The developers feel shitty having to explain to their superiors that another task needs to go over estimate. The customer gets annoyed because they feel simple features are getting too expensive (which they are). You get fewer and fewer new features done, because everything takes longer and when you ship fewer features, there is even less chance that you get to spend time fixing up some of that technical debt you are accumulating. This can be crippling to a project and very hard on developer morale.
A lot of the time this kind of technical debt leads to even more debt because the features added are built on top of code that is difficult to understand which makes it even more difficult to understand.
When you have to repay your entire debt at once - with interest
Sometimes to get something to work and deliver within a deadline, you make a decision you know is wrong, but in order to deliver in time you have to make it. Usually a decision like this is considered okay if it works in the current state of the system, and if you write down somewhere that this decision was made, knowing it was wrong and that it needs to be changed later. Some verbal agreement is often made that you can go back and fix it at some point.
Unfortunately when you have tech debt like this it usually gets ignored for a time, and then forgotten. That is, right up until something breaks. Many times this happens when something that was assumed never to change is changed anyway due to increased load on the system or a new feature being added or the way the system is used is changed for some reason.
Especially in the cases where increased load or a change in use is the issue, the thing will likely not break anything until after it is deployed to production and things start breaking. Then you have to go back and pull out the thing that was knowingly done in the wrong way and redo it the right way - all while the system is unstable. From the customer's point of wiew, it looks like you made a mistake, and will most likely be reluctant to pay for fixing the issue - after all it was your (or your team's decision) to do something that wasn't right the first time around.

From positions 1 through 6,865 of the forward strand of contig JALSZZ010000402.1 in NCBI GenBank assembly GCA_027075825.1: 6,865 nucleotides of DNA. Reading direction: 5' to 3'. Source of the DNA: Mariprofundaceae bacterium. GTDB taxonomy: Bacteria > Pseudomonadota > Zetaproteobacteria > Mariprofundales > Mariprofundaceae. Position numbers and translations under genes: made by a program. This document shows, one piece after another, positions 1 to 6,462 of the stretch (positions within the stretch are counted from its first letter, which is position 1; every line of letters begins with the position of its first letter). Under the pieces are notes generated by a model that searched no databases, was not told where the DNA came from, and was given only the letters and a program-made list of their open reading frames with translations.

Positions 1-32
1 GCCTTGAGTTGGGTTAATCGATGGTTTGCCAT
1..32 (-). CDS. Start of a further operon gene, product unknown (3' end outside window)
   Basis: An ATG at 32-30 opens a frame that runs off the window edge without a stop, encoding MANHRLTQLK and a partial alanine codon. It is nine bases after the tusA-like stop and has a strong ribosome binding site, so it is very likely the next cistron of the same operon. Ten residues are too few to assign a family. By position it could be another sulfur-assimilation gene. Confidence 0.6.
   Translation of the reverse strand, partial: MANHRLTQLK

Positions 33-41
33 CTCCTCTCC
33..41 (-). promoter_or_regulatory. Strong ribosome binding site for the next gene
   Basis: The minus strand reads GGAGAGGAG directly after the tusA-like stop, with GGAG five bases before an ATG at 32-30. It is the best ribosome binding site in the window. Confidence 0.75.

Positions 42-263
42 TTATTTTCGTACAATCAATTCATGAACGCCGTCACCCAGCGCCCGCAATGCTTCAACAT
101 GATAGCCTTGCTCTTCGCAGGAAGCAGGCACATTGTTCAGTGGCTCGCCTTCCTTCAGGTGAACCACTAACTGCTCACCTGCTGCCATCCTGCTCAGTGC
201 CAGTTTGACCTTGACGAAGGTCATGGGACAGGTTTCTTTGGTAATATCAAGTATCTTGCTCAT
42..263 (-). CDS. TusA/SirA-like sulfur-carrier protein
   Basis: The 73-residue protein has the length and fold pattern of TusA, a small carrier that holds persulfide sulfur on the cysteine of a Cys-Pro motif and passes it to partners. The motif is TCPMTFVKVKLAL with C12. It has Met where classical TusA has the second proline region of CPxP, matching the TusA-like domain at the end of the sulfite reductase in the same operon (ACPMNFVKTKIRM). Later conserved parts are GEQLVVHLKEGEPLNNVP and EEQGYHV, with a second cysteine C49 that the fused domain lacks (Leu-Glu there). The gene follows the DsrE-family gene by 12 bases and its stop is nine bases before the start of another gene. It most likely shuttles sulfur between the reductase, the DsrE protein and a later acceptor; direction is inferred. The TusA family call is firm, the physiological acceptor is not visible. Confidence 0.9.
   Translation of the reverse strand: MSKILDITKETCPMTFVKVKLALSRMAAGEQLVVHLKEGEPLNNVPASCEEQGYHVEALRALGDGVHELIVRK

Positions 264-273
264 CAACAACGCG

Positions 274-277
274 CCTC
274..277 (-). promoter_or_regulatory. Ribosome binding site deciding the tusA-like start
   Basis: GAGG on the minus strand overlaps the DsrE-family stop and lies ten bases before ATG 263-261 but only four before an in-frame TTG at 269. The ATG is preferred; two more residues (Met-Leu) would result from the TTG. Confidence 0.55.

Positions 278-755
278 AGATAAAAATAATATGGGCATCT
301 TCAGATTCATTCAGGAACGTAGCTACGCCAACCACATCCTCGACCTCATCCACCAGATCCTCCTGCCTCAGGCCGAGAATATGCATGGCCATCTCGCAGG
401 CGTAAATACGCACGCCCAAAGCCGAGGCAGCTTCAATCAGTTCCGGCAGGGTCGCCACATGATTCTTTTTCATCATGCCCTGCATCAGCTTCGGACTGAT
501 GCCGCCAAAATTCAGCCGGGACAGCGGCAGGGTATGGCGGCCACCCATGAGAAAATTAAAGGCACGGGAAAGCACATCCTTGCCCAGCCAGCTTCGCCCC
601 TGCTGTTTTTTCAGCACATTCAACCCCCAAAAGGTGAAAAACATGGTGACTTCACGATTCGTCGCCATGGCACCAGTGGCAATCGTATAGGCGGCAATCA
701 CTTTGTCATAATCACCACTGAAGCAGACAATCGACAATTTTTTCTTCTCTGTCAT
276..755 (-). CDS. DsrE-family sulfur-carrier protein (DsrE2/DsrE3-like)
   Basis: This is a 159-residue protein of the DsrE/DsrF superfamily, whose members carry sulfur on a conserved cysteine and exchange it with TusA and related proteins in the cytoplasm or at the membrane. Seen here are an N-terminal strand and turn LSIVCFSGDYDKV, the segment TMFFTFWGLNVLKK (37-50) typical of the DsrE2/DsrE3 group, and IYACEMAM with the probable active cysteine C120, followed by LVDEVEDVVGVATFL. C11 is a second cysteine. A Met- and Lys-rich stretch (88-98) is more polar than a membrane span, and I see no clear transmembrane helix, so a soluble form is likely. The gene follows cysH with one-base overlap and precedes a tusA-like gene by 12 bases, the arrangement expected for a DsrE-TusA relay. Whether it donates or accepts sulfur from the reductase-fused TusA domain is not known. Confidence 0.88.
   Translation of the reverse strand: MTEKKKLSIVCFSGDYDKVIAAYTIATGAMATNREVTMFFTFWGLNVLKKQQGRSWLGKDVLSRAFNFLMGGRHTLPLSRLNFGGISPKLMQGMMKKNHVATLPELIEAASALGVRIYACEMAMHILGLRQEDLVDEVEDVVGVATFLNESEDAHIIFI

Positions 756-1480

The effect of tech debt like this is then dropping everything else to fix the problem, meaning pushing what you should be working on, redoing something the way it should have been done in the first place. Then having a struggle with a upset customer about who should pay for fixing the issue, when they have already experienced a distruption to their system (and possibly business) and delays on every other feature in the pipeline.
Needless to say, this is a really crappy situation to be in and it can really hurt the relationship between the customer and your team - not to mention the morale of the developers scrambling to fix things.
So what do we do?
Creating technical debt is impossible to avoid - everyone has deadlines and estimates to hit. The key, in my opinion, is to explain this to all stakeholders. The customer needs to know what technical debt is, that it is unavoidable, and what effect it has or can have to their interests. They want you to hit the estimates and deadlines and ship the features, but they also don't want you to get slower and slower over time and they definately don't want the system to get unstable. This means that you need to reach an agreement where some amount of time is earmarked to getting rid of technical debt. This has to be done continuously because a system is constantly evolving.